The graphic below, borrowed from IEC 82304-1, shows the scope of this standard versus the scope of IEC 62304. Scope_of_IEC_82304-1.png Note: the rectangle in green is not present in the graphic of the standard. It was added here for clarification to show the scope of IEC 62304.

Steps of the software lifecycle

IEC 82304-1 deals with standalone health software product. It defines requirements at the system/product level like:

  • Product Requirements,
  • Product Validation,
  • Product Identification and Instructions For Use,
  • Post-market activities.

And it references IEC 62304:2015 for requirements at software level.
IEC 82304-1 kind of takes the place of IEC 60601-1 or IEC 61010 for standalone software. IEC 60601-1 defines requirements at system level for Programmable Electric Medical Systems (PEMS), and references IEC 62304 for the software lifecycle.

Likewise, IEC 82304-1 defines requirements at system level for health software systems, and references a subset of IEC 62304 for the software lifecycle.
The graphic below sums up this. scope_of_IEC_82304-1_in_lifecycle.png Consequence: if you want to apply IEC 82304-1 to your software, you have to apply a subset of IEC 62304 at the same time.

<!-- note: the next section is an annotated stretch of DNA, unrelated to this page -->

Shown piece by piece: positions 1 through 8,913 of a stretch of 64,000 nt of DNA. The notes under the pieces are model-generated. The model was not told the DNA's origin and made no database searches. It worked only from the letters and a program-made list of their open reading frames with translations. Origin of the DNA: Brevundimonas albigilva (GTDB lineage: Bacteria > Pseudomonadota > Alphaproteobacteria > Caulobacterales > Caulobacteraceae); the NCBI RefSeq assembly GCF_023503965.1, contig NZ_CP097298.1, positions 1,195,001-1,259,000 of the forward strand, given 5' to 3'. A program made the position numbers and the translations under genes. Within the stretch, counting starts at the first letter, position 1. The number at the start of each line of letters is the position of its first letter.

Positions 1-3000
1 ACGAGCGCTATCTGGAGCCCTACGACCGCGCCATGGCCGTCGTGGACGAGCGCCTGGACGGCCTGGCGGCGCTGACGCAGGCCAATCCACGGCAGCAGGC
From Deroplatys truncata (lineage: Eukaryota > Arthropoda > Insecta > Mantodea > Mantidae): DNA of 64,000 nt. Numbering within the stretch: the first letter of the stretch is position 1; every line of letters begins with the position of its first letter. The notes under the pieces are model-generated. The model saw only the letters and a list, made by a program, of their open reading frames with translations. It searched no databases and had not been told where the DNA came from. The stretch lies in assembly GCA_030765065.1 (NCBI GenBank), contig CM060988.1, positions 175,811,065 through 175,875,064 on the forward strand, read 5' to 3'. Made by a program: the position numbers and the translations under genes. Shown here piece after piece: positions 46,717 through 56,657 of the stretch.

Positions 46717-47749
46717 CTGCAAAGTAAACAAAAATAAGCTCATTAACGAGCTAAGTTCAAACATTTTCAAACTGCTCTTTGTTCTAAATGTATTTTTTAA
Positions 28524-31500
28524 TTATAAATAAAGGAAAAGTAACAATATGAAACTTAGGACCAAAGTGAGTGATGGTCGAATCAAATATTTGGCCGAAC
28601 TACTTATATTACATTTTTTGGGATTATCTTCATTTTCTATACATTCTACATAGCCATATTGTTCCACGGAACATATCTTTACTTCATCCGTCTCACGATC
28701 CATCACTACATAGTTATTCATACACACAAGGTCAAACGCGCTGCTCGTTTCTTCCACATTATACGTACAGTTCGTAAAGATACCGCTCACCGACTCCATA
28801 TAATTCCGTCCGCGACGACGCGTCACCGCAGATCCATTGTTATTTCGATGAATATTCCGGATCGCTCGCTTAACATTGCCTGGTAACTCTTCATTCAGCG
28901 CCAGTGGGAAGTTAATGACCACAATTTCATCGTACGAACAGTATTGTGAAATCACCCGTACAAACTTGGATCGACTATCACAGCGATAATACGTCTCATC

Relationships with other standards

Another way of putting this standard in the picture, it to draw the relationships of this standard with other standards, like we already did here for IEC 62304. relationship_of_IEC_82304-1_with_other_standards.png This graphic anticipates a bit what is explained in the next article: ISO 14971 is not required by IEC 82304-1 but is still required by IEC 62304.

Is it mandatory?

Short answer:

No. A standard is never mandatory, expected in very rare cases, but surely not for health software!

Not so long answer:

Standards are never mandatory but when they are recognized by regulation authorities, like the FDA, they become "gold standards" de facto.
So, for standalone software regulated as medical devices (eg. mobile medical apps), it could become recognized by the regulations authorities as soon as the final version is published. It would make it almost mandatory.
But for standalone software NOT regulated as medical devices, since they are out of the scope of regulations authorities, the manufacturers of such software could show very little willingness to implement IEC 82304-1!

In a nutshell:

  • if you develop standalone software medical devices, be prepared to see IEC 82304-1 recognized by the FDA and harmonized by the European Commission when it is published. Probably not before late 2016,
  • if you develop standalone health software not qualified as medical device, we don't know what regulation authorities will make of this standard. But odds are low that it will become mandatory

Next time we'll see more in details the requirements of this standard.


1. On Wednesday 15 June 2016, 10:46 by Andrew Coombes

Thanks for this really useful article. Just one tiny comment however, I notice there is a reference in it, to 80304 which I think should be 82304?

2. On Thursday 23 June 2016, 21:02 by Mitch

Hi Andrew,

Thanks for your feedback.

Yes that what a typo, fixed.

Add a comment

Comments can be formatted using a simple wiki syntax.

This post's comments feed